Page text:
Browsing named entities in Rebellion Record: a Diary of American Events, Diary from December 17, 1860 - April 30, 1864 (ed. Frank Moore). You can also browse the collection for March 28th or search for March 28th in all documents.

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March 28. Governor Pickens, of South Carolina, sent a message to the convention of that State, informing it that six hundred men would be required to garrison the forts in Charleston harbor; besides giving other important details respecting the financial condition of the State. This message is printed complete in the New York Tribune of April 2, 1861. The actual vote of the State of Louisiana on secession is given by the New Orleans papers of to-day as follows: For secession, 20,--448; against it, 17,296.--World, April 4.
in the harbor of Beaufort, N. C., for some time, was set on fire by the rebels, and completely destroyed. The Nashville (Tenn.) Times suspended publication, owing to the restriction of its independence by Gov. Andrew Johnson.--N. Y. Times, March 28. Gen. Wright, Commander of the Department of the Pacific, instituted martial law in San Francisco, and issued an order dated February second, by which Major Hiram Leonard, of the United States Army, is appointed Provost-Marshal.--N. Y. Herar of Beaufort, N. C., for some time, was set on fire by the rebels, and completely destroyed. The Nashville (Tenn.) Times suspended publication, owing to the restriction of its independence by Gov. Andrew Johnson.--N. Y. Times, March 28. Gen. Wright, Commander of the Department of the Pacific, instituted martial law in San Francisco, and issued an order dated February second, by which Major Hiram Leonard, of the United States Army, is appointed Provost-Marshal.--N. Y. Herald, March 28.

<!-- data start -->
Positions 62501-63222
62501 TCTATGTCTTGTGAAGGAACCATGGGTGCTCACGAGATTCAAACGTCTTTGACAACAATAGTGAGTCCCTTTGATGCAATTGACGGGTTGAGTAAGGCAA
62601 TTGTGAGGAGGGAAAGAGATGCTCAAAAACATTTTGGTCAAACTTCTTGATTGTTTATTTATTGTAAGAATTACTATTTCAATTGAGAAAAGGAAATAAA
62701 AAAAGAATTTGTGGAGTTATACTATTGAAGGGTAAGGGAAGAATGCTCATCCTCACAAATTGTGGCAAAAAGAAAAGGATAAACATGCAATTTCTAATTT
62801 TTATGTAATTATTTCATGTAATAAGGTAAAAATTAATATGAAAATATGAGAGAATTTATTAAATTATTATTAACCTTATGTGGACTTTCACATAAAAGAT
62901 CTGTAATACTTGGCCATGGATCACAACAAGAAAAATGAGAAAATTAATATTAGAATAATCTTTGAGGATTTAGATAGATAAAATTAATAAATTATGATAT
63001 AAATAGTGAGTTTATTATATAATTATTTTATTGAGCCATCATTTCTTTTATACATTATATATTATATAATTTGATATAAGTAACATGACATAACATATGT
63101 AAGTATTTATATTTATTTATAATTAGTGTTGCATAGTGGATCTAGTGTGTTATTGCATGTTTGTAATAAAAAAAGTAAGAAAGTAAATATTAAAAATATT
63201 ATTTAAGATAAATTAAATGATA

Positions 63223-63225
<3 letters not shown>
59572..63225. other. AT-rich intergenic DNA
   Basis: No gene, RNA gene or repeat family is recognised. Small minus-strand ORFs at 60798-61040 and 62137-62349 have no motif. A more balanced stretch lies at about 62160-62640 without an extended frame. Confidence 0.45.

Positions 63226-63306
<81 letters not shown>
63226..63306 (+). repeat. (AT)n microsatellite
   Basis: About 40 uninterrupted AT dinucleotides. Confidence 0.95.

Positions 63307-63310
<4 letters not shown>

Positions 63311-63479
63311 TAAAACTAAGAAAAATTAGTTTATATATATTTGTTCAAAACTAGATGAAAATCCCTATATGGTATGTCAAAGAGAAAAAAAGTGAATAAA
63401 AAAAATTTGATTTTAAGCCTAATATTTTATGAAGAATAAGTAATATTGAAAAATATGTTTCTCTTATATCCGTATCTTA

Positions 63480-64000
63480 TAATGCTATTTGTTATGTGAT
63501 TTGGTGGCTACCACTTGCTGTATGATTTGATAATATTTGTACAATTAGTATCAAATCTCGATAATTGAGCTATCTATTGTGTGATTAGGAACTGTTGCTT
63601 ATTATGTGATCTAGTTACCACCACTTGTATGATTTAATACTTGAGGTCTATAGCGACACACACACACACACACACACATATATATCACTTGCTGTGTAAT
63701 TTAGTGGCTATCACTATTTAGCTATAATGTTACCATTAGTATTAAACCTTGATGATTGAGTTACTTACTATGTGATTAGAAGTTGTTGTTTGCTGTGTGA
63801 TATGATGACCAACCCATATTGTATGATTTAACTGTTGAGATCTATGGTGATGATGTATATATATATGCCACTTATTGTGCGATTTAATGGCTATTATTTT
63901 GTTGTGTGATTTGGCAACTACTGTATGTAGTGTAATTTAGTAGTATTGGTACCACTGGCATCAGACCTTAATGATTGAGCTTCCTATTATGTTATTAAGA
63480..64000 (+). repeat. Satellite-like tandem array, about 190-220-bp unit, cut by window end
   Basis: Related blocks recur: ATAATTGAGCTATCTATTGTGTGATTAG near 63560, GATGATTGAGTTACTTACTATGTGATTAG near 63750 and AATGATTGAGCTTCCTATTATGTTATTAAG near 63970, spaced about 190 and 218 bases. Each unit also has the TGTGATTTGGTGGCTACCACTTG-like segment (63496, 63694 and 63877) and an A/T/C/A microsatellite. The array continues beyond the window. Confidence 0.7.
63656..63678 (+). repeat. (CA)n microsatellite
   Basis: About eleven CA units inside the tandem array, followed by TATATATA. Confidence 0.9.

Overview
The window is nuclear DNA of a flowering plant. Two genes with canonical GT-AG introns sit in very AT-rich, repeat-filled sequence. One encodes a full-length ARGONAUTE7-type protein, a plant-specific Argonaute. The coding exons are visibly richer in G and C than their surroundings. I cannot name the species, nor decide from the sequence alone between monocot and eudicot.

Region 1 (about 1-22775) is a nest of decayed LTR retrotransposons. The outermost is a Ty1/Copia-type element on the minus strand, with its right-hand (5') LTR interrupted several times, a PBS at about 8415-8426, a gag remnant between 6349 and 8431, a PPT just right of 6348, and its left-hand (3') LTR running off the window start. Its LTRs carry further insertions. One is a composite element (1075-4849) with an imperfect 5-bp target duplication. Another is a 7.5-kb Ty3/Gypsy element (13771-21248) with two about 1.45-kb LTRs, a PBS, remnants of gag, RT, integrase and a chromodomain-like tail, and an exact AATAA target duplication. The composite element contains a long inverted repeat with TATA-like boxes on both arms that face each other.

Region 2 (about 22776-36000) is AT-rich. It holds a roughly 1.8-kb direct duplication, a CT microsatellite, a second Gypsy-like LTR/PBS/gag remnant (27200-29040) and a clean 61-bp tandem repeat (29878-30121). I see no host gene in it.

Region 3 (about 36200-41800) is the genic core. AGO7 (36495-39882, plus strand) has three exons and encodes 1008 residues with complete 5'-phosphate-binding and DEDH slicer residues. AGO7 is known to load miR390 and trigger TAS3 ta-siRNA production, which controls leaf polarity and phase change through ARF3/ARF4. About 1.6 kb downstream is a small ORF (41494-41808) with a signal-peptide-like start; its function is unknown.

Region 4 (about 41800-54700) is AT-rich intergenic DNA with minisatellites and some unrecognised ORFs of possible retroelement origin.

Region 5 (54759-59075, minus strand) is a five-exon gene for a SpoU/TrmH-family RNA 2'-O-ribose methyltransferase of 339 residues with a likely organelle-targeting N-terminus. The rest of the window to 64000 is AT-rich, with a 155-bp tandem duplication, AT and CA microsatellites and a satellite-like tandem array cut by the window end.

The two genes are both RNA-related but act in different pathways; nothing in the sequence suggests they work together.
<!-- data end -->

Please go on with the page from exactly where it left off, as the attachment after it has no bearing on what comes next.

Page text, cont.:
the merits of the bill then ensued, which was continued until the adjournment. An engagement occurred between the gun-boats Tyler and Lexington and a masked battery in the vicinity of Eastport, Tenn. The gunboats fired fifty shots. The Tyler's smoke-stack was struck once. The effect on the enemy's works was not ascertained.--N. Y. Commercial, March 29. This morning two boats' crews from the United States steamer Yankee landed at Shipping Point, Va., to remove the guns left by the rebels, but while so engaged a body of rebel cavalry, said to be the Dumfries cavalry, numbering one thousand five hundred men, made their appearance on the hill, and the men pulled off, after securing two guns, one a nine-inch Dahlgren and the other a long thirty-two-pounder, both smooth-bore, which were found to be double-shotted. The Yankee fell out into the stream, on the appearance of the enemy, and turned her guns upon them, but they retired and kept out of range.--Washington Star, March 28.